Brrr!  I am happy to report that temps here in C.T. have taken quite the nose dive in recent days.  Although many lament the cold temperatures of winter months, I love love love them.  Do you know why?  Because I adore nothing more than being warm.  A contradiction in terms, you say?  Please allow me to elaborate:

While I wholeheartedly recognize the carefree bliss of summer months (sun dresses, flip flops, ice cream trips and freezing-cold rosé wine … ), I much prefer adding layers to peeling them.  My sneaking suspicion is that this inclination goes back to my adopted French roots.  Ever since I wrapped my first scarf à la française during a semester abroad in college, I haven’t been able to resist adding that extra layer of warmth any time the temperatures drops below 60 degrees.  During my two-year Richmond Hiccup, I would get so frustrated with central-Virginia’s attempts at chilly temperatures.  They obstinately hover between 40 and 60 degrees with a handful of half-hearted attempts at dips below freezing.  Combined with a smattering of unproductive mornings of wintery mixes that invariably give up and turn to rain, it leaves much to be desired.  Two long weekends in Chicago (December and February) during the Hiccup convinced me that cold was the way to go.  I loved rushing from the metro to the restaurant to the store to the wherever.  It reminded me of my cozy and gray Paris of winter months…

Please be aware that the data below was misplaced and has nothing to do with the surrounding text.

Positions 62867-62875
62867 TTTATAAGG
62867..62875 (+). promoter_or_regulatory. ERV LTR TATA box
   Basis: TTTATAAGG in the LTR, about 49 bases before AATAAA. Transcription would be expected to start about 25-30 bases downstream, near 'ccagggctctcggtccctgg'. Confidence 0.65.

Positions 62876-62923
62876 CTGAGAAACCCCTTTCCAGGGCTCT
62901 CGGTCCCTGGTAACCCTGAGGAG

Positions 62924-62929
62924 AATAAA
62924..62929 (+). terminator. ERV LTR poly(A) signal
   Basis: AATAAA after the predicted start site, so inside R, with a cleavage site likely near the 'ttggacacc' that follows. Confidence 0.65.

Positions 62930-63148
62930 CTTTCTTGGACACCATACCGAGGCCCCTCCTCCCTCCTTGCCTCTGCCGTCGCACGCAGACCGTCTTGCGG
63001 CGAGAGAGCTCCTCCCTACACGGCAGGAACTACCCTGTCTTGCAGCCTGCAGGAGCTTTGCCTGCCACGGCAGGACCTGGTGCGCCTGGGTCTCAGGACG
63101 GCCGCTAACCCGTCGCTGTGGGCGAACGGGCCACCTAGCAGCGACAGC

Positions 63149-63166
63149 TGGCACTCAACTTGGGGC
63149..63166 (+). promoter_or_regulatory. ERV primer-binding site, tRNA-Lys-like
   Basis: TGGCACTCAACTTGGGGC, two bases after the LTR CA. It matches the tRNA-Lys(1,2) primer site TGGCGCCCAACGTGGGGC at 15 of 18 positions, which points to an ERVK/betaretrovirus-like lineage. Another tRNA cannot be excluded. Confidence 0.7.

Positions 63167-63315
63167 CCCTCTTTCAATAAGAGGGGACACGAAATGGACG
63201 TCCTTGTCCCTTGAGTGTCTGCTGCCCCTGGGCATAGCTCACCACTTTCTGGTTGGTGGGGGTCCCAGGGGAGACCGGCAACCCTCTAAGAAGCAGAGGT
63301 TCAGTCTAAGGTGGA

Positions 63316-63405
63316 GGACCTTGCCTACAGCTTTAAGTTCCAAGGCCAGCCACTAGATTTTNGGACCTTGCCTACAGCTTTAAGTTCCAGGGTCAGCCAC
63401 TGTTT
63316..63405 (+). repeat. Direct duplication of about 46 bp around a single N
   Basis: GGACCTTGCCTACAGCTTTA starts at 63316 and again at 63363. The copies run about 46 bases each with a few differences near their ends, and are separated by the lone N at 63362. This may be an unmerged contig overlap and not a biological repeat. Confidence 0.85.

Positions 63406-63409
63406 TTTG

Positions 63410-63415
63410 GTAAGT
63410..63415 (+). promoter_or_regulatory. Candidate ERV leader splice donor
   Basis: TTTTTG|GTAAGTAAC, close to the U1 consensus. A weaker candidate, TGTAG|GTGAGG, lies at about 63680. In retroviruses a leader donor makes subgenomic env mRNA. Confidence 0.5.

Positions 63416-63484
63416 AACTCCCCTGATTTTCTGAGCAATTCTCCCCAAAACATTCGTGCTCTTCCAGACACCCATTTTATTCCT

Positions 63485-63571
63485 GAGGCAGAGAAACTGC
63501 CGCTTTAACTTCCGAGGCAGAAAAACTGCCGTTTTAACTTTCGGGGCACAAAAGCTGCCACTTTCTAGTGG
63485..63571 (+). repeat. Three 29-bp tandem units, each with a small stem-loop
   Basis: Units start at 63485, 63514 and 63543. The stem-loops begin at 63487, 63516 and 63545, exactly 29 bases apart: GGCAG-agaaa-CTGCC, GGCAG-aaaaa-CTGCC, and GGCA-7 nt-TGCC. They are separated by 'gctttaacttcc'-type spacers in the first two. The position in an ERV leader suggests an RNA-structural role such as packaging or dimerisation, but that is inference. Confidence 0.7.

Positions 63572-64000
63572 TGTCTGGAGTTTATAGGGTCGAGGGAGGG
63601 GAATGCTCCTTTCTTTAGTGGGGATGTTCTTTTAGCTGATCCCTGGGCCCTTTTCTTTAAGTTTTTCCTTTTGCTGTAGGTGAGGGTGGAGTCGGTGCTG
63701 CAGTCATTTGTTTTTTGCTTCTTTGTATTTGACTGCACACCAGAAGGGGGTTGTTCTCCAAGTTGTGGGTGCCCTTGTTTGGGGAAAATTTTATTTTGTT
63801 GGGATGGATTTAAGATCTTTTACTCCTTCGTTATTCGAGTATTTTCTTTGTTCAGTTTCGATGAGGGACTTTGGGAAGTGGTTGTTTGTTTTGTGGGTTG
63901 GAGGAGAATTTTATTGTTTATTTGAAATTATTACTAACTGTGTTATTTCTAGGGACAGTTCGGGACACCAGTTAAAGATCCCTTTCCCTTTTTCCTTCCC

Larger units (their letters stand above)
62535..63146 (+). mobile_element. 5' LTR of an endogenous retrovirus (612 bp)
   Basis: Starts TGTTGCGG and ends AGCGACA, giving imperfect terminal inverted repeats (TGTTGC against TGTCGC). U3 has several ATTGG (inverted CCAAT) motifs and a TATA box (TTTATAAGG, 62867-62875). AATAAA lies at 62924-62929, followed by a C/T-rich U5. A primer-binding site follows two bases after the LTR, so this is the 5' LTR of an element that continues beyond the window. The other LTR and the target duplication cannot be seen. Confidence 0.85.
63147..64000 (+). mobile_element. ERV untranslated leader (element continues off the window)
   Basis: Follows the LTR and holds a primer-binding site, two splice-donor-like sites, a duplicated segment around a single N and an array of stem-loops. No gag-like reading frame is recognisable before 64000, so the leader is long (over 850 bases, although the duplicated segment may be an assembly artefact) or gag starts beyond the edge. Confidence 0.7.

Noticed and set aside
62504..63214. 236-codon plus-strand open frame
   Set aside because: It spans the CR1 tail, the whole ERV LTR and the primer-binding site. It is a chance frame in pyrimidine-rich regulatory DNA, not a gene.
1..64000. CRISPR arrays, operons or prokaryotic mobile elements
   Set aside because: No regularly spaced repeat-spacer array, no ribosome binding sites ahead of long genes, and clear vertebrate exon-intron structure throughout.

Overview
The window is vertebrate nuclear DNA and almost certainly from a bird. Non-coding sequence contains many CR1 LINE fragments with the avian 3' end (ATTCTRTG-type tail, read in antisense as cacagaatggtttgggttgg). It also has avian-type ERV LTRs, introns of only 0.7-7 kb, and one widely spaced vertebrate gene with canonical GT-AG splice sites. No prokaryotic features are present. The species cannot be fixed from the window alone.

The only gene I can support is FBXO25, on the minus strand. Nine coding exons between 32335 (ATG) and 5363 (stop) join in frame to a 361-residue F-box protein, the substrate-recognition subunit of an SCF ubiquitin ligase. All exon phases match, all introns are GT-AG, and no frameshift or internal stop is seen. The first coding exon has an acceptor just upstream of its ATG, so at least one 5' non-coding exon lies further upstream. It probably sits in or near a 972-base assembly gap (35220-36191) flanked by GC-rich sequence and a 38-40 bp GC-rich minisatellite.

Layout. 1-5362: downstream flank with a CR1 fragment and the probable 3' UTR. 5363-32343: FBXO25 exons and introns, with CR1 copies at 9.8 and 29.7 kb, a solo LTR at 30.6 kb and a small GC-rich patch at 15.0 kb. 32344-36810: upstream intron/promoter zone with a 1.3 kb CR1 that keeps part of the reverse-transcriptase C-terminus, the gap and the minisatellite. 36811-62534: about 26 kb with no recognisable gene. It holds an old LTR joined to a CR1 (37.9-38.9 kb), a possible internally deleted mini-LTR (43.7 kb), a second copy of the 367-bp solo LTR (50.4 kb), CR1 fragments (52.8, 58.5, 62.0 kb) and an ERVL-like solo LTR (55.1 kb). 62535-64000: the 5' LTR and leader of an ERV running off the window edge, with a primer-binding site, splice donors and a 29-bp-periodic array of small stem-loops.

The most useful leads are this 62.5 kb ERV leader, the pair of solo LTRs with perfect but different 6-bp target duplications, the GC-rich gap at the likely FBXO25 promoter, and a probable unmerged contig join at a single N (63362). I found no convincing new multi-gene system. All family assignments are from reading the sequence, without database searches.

I didn’t think that weather between Richmond and C.T. could be all that different (what difference can four hours north really make?), but I was very pleasantly surprised this past weekend.  When I unlocked the girls’ dorm Saturday morning (a duty weekend), I could not believe my eyes.  In just a half hour’s time a yucky, wintery mix had miraculously morphed into a beautiful, silent, intense snowfall.  Enormous flakes careened from the sky in a headlong rush to make contact with the cold and crunchy grass.

Before I knew it, the entire campus was covered with a several inch thick blanket of perfectly pure whiteness. Now, rushing from the metro to the restaurant to the store to the wherever proved to be a far cry from rushing from the dorm to the cafeteria to the short bus to the classroom, but it held its own allure, too.  The snow was of course much prettier to observe in my current unspoiled landscape as compared to a noisy, loud and crowded city.  And I didn’t feel the pressure to actually rush.  In fact, I actually stopped and admired it a bit.

While inside my cozy little apartment, I swear my coffee tasted just a little warmer and Christmas music sounded  just a little Christmas-ier.  Although the snow was pretty much gone by the next day, it was a nice kick-off to the winter months and gave me hope that we’ll get a real one before it’s all over.  And by the way, I checked.  Richmond did, indeed, have a yucky, wintery mix on Saturday.  C.T. wins.